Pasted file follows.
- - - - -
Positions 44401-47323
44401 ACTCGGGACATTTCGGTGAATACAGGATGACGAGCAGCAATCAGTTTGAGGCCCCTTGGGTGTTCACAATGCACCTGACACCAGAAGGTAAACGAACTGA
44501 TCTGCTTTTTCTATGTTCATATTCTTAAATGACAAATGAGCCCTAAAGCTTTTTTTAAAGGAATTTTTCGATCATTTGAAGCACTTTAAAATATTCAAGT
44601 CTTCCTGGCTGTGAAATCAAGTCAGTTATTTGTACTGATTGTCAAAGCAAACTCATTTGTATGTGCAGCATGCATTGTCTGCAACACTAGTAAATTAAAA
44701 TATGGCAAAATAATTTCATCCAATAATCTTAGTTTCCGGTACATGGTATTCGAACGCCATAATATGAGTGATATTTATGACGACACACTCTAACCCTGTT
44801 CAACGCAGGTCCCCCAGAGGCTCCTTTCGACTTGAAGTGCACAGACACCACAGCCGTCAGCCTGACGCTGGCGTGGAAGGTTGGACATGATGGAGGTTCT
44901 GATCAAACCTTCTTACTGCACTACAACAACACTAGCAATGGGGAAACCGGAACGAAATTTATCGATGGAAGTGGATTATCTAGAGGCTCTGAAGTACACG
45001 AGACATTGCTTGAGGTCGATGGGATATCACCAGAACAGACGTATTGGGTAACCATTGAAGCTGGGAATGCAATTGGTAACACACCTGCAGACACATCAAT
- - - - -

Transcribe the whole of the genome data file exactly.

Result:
Positions 44401-47323
44401 ACTCGGGACATTTCGGTGAATACAGGATGACGAGCAGCAATCAGTTTGAGGCCCCTTGGGTGTTCACAATGCACCTGACACCAGAAGGTAAACGAACTGA
44501 TCTGCTTTTTCTATGTTCATATTCTTAAATGACAAATGAGCCCTAAAGCTTTTTTTAAAGGAATTTTTCGATCATTTGAAGCACTTTAAAATATTCAAGT
44601 CTTCCTGGCTGTGAAATCAAGTCAGTTATTTGTACTGATTGTCAAAGCAAACTCATTTGTATGTGCAGCATGCATTGTCTGCAACACTAGTAAATTAAAA
44701 TATGGCAAAATAATTTCATCCAATAATCTTAGTTTCCGGTACATGGTATTCGAACGCCATAATATGAGTGATATTTATGACGACACACTCTAACCCTGTT
44801 CAACGCAGGTCCCCCAGAGGCTCCTTTCGACTTGAAGTGCACAGACACCACAGCCGTCAGCCTGACGCTGGCGTGGAAGGTTGGACATGATGGAGGTTCT
44901 GATCAAACCTTCTTACTGCACTACAACAACACTAGCAATGGGGAAACCGGAACGAAATTTATCGATGGAAGTGGATTATCTAGAGGCTCTGAAGTACACG
45001 AGACATTGCTTGAGGTCGATGGGATATCACCAGAACAGACGTATTGGGTAACCATTGAAGCTGGGAATGCAATTGGTAACACACCTGCAGACACATCAAT